Young people fear they will never own home as first-time buyers get older - survey
Huge numbers of younger people now doubt they will ever get to own their own homes.
Rising property prices and deposit requirements are making buying a property more difficult.
A new survey from insurance broker AA Life Insurance found that 15pc of people between the ages of 25 and 35 now question if they will ever be homeowners.
This is the so-called millennial generation - those who reached adulthood from 2000 on.
If these people are in a job they are often on short-term contracts, paid less than older colleagues and facing rents that are at levels above where they were during the boom.
The survey of 11,000 AA members also shows that first-time buyers are getting older.
Half of those under the age of 35 are yet to buy their first home. In contrast, some 83pc of their parents' generation had owned a home before they were 36.
The survey also records a huge fall in the number of people purchasing their first home in their mid 20s.
Just 7pc of those under the age of 24 have bought their first home, three times less than their parents' generation.
AA director of consumer affairs Conor Faughnan said: "Home ownership may feel as if it is a long way away for younger Irish people.
"Property prices and deposit requirements make it a much more difficult proposition for the millennial generation than it was for those who came before them. It seems as if the deck is stacked against them."
The survey, showing people getting older before they enter the property market, comes after a revamped data series from the Central Statistics Office found new buyers were being squeezed out of the market.
Half of the market was made up of first-time buyers of homes and apartments just six years ago.
But by last year the proportion of new buyers were down to a quarter of all buyers.
The latest revelations are likely to increase pressure on the Government to keep its promise to introduce a help-to-buy scheme for new buyers in the Budget.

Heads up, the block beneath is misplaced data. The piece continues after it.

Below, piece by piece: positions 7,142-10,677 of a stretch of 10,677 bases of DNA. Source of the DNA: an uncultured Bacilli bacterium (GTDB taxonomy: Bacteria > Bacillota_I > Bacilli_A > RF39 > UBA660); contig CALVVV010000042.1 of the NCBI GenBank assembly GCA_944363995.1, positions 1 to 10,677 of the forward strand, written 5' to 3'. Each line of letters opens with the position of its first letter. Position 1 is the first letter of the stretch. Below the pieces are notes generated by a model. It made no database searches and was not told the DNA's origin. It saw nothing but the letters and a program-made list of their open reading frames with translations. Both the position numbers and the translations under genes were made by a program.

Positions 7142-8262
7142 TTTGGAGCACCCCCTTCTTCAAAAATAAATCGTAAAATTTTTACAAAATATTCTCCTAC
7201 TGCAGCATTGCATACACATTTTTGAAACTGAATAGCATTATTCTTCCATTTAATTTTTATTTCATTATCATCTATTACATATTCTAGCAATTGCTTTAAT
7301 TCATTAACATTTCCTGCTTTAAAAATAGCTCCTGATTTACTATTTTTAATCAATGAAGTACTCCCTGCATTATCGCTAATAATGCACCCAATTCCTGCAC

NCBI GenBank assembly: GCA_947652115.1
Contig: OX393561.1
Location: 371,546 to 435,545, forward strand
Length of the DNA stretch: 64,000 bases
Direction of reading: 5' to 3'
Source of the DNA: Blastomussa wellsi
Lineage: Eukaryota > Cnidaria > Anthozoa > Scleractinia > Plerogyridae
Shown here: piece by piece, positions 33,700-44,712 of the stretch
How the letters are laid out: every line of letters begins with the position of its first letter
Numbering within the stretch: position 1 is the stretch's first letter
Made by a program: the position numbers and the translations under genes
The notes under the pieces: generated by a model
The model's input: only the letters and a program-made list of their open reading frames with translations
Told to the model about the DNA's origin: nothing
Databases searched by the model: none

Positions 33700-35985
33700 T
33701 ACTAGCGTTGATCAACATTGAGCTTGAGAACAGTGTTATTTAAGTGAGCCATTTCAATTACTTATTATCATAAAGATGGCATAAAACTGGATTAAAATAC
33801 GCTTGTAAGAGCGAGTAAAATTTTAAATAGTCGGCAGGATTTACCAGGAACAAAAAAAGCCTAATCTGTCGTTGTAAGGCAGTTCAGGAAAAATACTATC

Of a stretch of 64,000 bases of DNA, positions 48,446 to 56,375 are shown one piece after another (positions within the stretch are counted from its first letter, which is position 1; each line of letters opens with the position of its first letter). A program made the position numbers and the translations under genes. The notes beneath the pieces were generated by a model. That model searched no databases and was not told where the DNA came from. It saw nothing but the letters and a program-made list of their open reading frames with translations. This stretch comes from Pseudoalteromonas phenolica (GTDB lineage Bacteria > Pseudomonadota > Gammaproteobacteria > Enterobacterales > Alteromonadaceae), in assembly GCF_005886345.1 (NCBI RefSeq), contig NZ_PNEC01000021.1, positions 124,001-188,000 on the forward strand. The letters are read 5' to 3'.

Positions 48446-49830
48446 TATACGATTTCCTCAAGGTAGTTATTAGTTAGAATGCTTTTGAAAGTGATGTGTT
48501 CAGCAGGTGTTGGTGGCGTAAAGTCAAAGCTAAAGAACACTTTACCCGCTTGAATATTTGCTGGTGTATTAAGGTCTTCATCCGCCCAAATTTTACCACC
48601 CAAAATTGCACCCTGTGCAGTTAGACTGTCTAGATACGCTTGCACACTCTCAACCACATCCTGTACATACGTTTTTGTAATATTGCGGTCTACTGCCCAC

In the first seven months of this year first-time purchasers accounted for 25pc of buyers, according to a revamped index of property prices from the Central Statistics Office. In 2010 it was 53pc.
Despite expecting to wait longer to enter the property market, home ownership remains a long-term goal for many of those under 35, according to the AA.
Over 87pc of people between the ages of 17 and 35 agree with the idea that owning a home is a personal milestone.
Just over 2pc of people in this age bracket stated that they do not want to own a home in their lifetime.
Meanwhile, KBC Bank Ireland has launched a new digital partnership with MyHome.ie to allow house hunters to take a virtual tour of properties up for sale.
During a pilot scheme, would-be house buyers will be able to watch 360-degree videos of up to 20 houses on the market in Dublin on their mobile phone, laptop or desktop computer from the comfort of their own home or while they are on the move.
This is the first time a bank will give prospective buyers in the property market the chance to "view" a house up close from their personal device.
Homes, which are being brought to market by estate agents DNG, can be viewed on a device through KBC's YouTube channel and the MyHome.ie mobile site.